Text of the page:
England batted and it was the same old shit that we had got used to. A few starts weren't converted and a below par score, or so we thought, on a flat deck was going to see us punished. I have seen Bob Hope, I've seen Shai Hope, I've seen Maurice Hope but after our first dig, in the Cape of Good Hope, I thought we had no hope. But then we had Pope. A battling 61 not out from the Surrey youngster saw us to 269.

South Africa batted and we saw the bearded Pieter Malan. Personally I thought he was more Pieter Sutcliffe but he was soon on his way back to the pavilion along with Hamza and Du Plessis. Elgar made the English bowlers play to his tune along with the impressive van der Dussen. Quite a bit of furore had come about the words of Du Plessis on the eve of this Test and the quota system that South African sport has due to its abhorrent apartheid regime that ruled this country until the early 90's. Whilst agreeing in principle, for me it is at grass roots level that it needs implementing more, so that all creeds and colours should have an opportunity of making it to the national side. A lot of talk has been said about the omission of Bavuma but van der Dussen has taken his opportunity. Jimmy blew the tail away to pick up a Michelle and the hosts were all out for 223. Stokes caught pigeons at slip, whilst credit goes to Dominic Bess for keeping an end so tidy, that surely a career sweeping the oceans of plastic is on the cards when his off spinning days draw to an end.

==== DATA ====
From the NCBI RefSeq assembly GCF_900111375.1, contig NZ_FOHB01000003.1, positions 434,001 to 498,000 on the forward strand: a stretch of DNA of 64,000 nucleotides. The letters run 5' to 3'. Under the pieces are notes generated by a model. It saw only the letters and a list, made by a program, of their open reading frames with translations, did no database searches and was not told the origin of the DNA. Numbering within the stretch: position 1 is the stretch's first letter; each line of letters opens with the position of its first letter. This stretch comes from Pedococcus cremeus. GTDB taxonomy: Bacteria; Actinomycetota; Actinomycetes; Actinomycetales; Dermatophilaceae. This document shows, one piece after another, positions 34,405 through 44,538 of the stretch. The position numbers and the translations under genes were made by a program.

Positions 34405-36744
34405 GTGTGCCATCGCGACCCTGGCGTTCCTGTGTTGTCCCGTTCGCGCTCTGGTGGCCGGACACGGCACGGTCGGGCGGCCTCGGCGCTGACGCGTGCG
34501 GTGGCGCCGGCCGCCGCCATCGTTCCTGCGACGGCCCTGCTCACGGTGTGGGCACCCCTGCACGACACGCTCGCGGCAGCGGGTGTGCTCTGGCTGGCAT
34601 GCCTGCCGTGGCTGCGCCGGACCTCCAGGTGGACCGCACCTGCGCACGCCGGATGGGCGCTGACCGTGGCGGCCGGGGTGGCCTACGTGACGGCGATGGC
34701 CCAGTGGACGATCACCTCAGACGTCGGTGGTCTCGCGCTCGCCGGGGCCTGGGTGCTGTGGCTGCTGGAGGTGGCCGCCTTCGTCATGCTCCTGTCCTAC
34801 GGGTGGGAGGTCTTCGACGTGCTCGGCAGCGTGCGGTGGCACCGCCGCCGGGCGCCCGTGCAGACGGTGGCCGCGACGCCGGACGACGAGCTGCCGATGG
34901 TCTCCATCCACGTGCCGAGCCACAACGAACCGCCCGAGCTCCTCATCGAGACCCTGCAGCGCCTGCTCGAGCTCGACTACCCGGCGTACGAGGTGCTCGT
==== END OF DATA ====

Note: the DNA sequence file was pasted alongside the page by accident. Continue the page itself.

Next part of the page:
Sibley...maiden ton

When England batted again, Crawley played some nice strokes before departing for 25 and Denly got his customary 30 odd. A breezy 60 from the skipper kept Sibley going and his marathon knock was the platform for a commanding lead. Stokes again took the game away from the opposition and the Warwickshire man finished on an excellent unbeaten 133. England had to grind this out. So many times in the past, we have had a glimpse of the initiative only to throw it away. It's almost Spursy. This time we gutsed it and a fantastic declaration from Root meant that South Africa probably wouldn't win the game. On a wicket that was flattening out though, they might save it.